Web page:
If you’ve been following this site long enough, you can do this review yourself. We only need to show you the lead paragraph:
How do you think it did?
If you need help, keep reading.
We know this column is supposed to be cute, oddball stuff.
But often it’s not.
It’s often briefs that make claims about ideas without doing a bit of work to analyze the evidence. This is the kind of daily drumbeat of meaningless health news that turns people numb to the stuff that really matters.
Each piece ends with the tease: “Want more weird health news?” Our answer is “No.”
Costs weren’t mentioned. That’s the least of our issues with this story. We’ll rule it Not Applicable.
We’re not told the degree of protection, the success rate of the experiment – nothing about the scope of perceived “benefit” or success. Yet the story boldly proclaims: “Important health tip for the summer: Drink more wine!”
Absolutely no evaluation of the evidence. The story spouts the following line from the scientists:
But was the work done in the test tube? On human cells? On mouse cells? We’re not given a clue.
No independent expert on skin protection was interviewed.
There was no comparison with other research about skin protection.
The story playfully mentions SPF Sauvignon Blanc. But it doesn’t answer if the effect is seen from all grapes and all grape derivatives. Of course, since the story links to a news release it appears that no one interviewed the researcher or read the study.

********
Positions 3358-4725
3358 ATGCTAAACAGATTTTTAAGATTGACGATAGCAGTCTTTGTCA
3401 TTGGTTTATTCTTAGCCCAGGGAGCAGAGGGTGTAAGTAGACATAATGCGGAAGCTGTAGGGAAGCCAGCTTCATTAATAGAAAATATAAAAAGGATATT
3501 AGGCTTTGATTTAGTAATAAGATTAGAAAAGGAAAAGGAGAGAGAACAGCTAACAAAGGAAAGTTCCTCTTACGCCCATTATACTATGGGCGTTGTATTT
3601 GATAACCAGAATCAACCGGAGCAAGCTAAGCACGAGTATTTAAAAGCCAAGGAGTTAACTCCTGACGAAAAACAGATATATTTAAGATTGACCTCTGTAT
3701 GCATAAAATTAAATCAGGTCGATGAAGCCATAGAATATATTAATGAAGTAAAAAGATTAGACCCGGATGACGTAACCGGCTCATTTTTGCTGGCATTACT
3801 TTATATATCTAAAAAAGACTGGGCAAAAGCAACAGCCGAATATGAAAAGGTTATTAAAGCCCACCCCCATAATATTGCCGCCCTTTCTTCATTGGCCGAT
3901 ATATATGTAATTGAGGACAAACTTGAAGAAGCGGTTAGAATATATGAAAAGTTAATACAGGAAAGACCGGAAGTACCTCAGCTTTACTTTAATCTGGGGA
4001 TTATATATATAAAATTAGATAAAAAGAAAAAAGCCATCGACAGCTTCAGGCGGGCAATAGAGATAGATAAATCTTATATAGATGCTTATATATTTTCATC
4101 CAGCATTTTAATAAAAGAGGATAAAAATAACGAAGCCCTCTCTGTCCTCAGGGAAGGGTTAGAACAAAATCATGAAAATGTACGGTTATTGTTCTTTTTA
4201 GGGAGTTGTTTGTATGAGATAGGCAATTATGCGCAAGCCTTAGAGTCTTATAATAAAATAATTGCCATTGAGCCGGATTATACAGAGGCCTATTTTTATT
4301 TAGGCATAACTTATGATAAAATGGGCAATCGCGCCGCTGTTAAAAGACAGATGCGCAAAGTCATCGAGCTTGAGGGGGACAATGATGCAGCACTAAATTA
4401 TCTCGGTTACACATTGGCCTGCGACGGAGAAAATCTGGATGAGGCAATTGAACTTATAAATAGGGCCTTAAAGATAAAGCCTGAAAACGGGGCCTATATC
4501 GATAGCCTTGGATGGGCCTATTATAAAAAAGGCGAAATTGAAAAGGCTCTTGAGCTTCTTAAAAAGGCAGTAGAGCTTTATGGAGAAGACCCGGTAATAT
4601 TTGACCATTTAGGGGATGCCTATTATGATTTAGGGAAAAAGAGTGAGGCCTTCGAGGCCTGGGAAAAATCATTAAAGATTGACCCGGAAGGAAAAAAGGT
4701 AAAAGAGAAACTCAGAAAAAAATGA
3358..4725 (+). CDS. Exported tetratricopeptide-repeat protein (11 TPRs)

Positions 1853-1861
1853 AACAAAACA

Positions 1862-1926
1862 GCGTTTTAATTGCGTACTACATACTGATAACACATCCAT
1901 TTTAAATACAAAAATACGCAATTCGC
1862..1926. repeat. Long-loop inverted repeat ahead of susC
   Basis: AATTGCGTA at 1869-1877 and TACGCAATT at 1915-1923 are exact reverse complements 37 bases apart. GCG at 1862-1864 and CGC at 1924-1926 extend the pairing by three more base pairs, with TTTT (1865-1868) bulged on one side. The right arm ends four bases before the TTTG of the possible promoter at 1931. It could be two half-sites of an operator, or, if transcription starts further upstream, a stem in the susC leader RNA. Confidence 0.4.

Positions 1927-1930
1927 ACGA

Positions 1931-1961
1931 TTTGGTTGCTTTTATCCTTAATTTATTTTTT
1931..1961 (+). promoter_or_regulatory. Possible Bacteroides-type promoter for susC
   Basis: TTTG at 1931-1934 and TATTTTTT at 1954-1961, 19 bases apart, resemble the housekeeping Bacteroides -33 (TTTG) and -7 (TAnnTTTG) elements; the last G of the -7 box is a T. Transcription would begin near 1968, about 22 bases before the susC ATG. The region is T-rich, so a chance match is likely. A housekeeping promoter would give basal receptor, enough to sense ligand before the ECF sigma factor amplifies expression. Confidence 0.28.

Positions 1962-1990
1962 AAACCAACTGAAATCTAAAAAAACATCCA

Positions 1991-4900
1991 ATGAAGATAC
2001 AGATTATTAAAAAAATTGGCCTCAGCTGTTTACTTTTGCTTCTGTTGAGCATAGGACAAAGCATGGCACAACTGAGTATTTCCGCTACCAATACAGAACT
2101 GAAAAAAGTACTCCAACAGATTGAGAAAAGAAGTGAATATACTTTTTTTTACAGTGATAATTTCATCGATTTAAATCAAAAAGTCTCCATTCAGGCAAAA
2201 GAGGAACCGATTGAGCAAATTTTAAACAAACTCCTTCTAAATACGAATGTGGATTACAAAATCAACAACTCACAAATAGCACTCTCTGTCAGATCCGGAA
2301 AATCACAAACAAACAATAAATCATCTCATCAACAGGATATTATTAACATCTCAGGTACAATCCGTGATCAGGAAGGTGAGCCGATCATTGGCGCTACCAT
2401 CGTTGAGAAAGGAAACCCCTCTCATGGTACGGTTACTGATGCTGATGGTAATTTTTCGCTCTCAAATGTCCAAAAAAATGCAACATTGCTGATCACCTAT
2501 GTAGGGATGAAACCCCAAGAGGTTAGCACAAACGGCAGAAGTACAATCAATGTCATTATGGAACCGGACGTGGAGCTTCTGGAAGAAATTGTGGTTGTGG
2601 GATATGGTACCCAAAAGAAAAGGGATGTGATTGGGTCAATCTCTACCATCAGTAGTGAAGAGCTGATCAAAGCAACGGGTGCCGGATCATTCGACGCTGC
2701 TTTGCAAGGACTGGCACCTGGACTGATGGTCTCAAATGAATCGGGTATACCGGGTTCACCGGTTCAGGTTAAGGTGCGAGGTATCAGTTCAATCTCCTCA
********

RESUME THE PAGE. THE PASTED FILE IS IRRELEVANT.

The story states that “this finding may lead to better sun-shielding drugs and cosmetics” without giving any sense of how much research has been done down this path or how far away such a projection might be from any glimmer of reality.
MSNBC’s attempt to tell the broader story about beneficial effects of wine is to link to 3 unrelated stories that have appeared on their site in the past, on wine being found “to fight Alzheimer’s, ward off prostate cancer and even prevent cavities.”
But nothing about whether this grape flavonoid work is novel – or about any other research in the field of skin protection that may be further along than this
The story links to a news release, which we can safely assume was the sole motivation for the story.